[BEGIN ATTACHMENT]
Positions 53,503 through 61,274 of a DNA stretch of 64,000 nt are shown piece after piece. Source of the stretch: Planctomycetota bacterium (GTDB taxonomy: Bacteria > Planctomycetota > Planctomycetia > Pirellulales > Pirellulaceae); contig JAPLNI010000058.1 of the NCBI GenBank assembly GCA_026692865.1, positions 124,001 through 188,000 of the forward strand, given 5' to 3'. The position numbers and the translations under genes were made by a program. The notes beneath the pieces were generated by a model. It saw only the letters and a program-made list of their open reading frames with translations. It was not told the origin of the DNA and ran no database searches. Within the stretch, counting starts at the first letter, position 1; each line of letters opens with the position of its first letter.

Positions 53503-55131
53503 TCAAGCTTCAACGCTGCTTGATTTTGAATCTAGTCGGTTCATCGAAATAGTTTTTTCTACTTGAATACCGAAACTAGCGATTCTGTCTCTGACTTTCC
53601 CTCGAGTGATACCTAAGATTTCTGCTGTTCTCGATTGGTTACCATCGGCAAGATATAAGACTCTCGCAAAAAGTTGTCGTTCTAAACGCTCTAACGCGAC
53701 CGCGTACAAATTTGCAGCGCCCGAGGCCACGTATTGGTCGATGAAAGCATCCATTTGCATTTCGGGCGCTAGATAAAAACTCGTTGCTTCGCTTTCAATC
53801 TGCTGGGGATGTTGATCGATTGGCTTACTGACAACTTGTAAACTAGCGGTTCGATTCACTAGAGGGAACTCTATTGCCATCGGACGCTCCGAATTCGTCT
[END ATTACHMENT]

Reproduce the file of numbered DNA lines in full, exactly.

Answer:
Positions 53,503 through 61,274 of a DNA stretch of 64,000 nt are shown piece after piece. Source of the stretch: Planctomycetota bacterium (GTDB taxonomy: Bacteria > Planctomycetota > Planctomycetia > Pirellulales > Pirellulaceae); contig JAPLNI010000058.1 of the NCBI GenBank assembly GCA_026692865.1, positions 124,001 through 188,000 of the forward strand, given 5' to 3'. The position numbers and the translations under genes were made by a program. The notes beneath the pieces were generated by a model. It saw only the letters and a program-made list of their open reading frames with translations. It was not told the origin of the DNA and ran no database searches. Within the stretch, counting starts at the first letter, position 1; each line of letters opens with the position of its first letter.

Positions 53503-55131
53503 TCAAGCTTCAACGCTGCTTGATTTTGAATCTAGTCGGTTCATCGAAATAGTTTTTTCTACTTGAATACCGAAACTAGCGATTCTGTCTCTGACTTTCC
53601 CTCGAGTGATACCTAAGATTTCTGCTGTTCTCGATTGGTTACCATCGGCAAGATATAAGACTCTCGCAAAAAGTTGTCGTTCTAAACGCTCTAACGCGAC
53701 CGCGTACAAATTTGCAGCGCCCGAGGCCACGTATTGGTCGATGAAAGCATCCATTTGCATTTCGGGCGCTAGATAAAAACTCGTTGCTTCGCTTTCAATC
53801 TGCTGGGGATGTTGATCGATTGGCTTACTGACAACTTGTAAACTAGCGGTTCGATTCACTAGAGGGAACTCTATTGCCATCGGACGCTCCGAATTCGTCT